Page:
I decided that in order to create a moment in which I literally HAD to propose, the participation from this newly-formed small group would have to be somehow cryptic, confusing Ry so that he would either mention it to me or ask me directly about it. I decided that the cherry wood offered a simple and easy way to both involve people and confuse Ry -- I would have each collaborator mail Ry something cherry-themed (cherry blossom, cherry wood, cherry fruit, etc.), and that something was entirely up to each collaborator. This meant that rather than presenting Ry with a finished product (CD, photobook, whatever), Ry would receive the pieces of support individually over the space of a week or more, and the process would build, slowly and organically. We were about to move to a new apartment, so the gifts could be billed as housewarming gifts, a vague category which left room for people to be as creative, thrifty, or personal as they liked.

I asked all of my collaborators to begin mailing or delivering things so that they would start to arrive after Memorial Day weekend, giving us a few weeks to settle into our new home, and giving me a few weeks to clear the idea with our landlords & postman. He got his first present on May 30, and received presents intermittently over the following week and a half. He didn't make it through all the gifts we had planned before he caught on, but the whole point was that I had no idea whether he'd notice with 2 gifts or 20. Turns out that 13 gifts was the magic number, and two more gifts arrived after that, allowing him a chance to see what people had thought about & how they had participated.

For my proposal, Ry received:

  • Sour cherry lambic
  • Canned cherries in kirsch
  • homemade cherry wood napkin rings
  • homemade cherry wood serving board
  • hot cherry pepper plant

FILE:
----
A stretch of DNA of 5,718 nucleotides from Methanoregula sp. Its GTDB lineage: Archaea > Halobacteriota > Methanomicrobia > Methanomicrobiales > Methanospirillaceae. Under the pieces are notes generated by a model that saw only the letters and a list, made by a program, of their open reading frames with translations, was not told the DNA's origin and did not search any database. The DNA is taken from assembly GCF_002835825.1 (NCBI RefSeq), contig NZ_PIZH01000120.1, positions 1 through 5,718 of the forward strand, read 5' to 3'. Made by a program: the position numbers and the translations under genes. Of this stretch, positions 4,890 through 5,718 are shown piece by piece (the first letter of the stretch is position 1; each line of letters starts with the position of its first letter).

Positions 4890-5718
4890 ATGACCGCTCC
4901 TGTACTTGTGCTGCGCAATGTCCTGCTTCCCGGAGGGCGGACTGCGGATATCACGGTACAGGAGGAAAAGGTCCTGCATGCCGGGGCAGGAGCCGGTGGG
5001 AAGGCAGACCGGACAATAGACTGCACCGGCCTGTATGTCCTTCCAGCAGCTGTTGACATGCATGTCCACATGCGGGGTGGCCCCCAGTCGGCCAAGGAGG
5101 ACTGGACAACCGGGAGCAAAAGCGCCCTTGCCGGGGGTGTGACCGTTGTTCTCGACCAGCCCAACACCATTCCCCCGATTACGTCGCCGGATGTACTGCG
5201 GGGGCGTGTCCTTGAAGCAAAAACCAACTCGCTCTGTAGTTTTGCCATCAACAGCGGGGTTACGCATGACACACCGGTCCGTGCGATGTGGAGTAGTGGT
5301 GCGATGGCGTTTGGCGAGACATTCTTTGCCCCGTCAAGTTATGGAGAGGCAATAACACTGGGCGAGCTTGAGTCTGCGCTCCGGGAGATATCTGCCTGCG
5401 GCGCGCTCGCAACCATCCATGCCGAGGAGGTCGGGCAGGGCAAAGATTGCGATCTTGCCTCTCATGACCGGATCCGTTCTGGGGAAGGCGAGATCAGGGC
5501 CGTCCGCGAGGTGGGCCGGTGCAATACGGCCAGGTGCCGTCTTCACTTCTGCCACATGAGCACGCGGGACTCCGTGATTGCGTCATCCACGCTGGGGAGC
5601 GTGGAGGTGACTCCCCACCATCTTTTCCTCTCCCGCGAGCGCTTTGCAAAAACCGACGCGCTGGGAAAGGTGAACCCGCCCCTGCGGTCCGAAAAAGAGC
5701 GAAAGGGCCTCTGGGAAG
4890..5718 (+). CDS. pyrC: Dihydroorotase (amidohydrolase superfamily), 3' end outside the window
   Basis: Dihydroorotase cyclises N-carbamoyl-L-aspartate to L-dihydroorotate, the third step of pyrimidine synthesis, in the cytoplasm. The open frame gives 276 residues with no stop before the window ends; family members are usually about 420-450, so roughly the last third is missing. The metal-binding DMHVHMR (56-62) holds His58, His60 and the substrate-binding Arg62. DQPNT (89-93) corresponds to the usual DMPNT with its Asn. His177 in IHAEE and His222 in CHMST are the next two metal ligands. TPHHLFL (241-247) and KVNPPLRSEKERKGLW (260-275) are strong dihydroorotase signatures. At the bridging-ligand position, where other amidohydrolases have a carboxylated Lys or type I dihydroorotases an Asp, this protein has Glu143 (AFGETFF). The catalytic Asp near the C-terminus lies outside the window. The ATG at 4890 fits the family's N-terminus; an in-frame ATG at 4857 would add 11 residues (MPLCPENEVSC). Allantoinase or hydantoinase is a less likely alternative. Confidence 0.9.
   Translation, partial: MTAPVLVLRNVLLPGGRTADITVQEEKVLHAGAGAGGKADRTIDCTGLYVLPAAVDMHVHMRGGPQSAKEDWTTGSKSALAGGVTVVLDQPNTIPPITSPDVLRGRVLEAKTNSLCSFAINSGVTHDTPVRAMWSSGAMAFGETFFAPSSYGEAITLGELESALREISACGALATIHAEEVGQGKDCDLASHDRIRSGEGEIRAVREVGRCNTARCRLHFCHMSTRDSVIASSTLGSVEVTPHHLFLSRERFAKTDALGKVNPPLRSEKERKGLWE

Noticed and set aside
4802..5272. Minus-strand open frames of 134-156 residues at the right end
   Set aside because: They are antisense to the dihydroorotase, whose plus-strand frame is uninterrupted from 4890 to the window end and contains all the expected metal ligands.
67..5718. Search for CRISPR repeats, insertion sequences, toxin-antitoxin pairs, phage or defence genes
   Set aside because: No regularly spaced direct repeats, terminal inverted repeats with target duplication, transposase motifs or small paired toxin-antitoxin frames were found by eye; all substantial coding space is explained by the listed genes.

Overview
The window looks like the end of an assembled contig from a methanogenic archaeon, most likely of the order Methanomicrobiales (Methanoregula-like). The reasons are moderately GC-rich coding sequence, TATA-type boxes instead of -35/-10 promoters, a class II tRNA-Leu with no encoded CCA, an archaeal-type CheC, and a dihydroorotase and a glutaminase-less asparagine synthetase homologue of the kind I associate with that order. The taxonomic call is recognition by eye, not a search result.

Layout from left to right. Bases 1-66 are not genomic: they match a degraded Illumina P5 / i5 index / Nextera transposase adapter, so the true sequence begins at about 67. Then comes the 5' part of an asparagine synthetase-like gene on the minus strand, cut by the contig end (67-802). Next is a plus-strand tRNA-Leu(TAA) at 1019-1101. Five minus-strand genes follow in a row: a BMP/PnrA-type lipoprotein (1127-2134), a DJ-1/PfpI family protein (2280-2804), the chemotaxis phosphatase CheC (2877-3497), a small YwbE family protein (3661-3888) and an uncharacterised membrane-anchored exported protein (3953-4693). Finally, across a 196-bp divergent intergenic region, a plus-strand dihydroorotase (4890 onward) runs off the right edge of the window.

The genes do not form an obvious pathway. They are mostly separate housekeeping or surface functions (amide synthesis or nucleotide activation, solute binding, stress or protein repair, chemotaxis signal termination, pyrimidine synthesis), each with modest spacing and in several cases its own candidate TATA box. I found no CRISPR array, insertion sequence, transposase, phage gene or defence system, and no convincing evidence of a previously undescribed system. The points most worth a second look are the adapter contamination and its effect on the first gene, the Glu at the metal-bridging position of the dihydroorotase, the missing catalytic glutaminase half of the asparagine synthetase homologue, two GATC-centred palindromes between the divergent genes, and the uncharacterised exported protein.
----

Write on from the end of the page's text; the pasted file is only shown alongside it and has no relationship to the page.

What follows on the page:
• cherry wood CD case
  • cherry wood kitchen utensils
  • cherry pitter tool
  • kirschwasser liqueur
  • maraschino liqueur
  • cherry wood coasters
  • cheese aged in cherry leaves
  • bonsai cherry tree
  • cherry scented candles
  • home-canned sour cherries

As I waited for him to catch on during those days, I began systematically replacing anything fruit-ish in our house with cherry versions (breakfast bars, dried fruit, jam, juice, etc.), and I also made sure that he and I were both relatively busy, so that we were never home when the gifts were delivered (by mailman or by hand depending on the location of the relative or friend in question), and I didn't have to answer any questions until he asked the right one.

As he opened up the cheese and bonsai tree on Tuesday June 6, he muttered "Man, what's with all this cherry stuff lately?" and I told him I could give him an answer. He told me he didn't want an answer yet, and we finished extricating the bonsai from its intricate packaging. He commented on how unusual it was for him to have received so many presents, and I again reminded him that I could give him an answer, and he agreed. I fetched a medium-sized box out of the closet, wrapped in cherry blossom paper, and presented it to him. He unwrapped it and found another box containing a much smaller wrapped (different cherry blossom paper) ring box. He unwrapped that, and found his ring inside. I told him it was cherry wood, and that he had to read the inside of the ring. He read it aloud "Marry me, Meester?" [ed note: I frequently call Ry Meester] and instantly agreed. We stood there, flapping, hugging and kissing, until I finally worked up the nerve to tease him for taking so long to catch on to my plan. I told him about the wiki, told him how many people I had almost gotten to send gifts. I finally got to tell him how hard it had been to keep the secret, and how much fun it had been to be in constant contact with his friends and family to organize the whole thing. Turns out he had known that something was afoot, but not enough to have guessed that the housewarming presents were really engagement gifts.

Ry's version

Meg has nicely summarized our thoughts leading up to the signing of our domestic partnership agreement, so I'll pick up right around the fall of 2005.

Having done a lot of thinking about marriage, I began to investigate how to cause such a state to occur, ie. pondering the best method of proposing to Meg. This meant having a ring to give her. As non-traditional as we tend to be, there are some traditions worth hanging on to after all. She has always been fairly firm about not liking diamonds, so a typical engagement ring was obviously out of the question, leaving me both free to choose, and stuck for ideas. That winter, while browsing craigslist of all places, I came across a jewelery maker who specialized in one on one classes for ring making. PERFECT! We went back and forth with designs for a few months, I'd found a fantastic green saphire that I thought Meg would love, and was pretty much ready to start, when my funds that I'd reserved for the occasion were thrown into the deposit and fees for moving to our new lovely apartment, thus forcing me to put the ring on hold until I could recoup the necessary monies.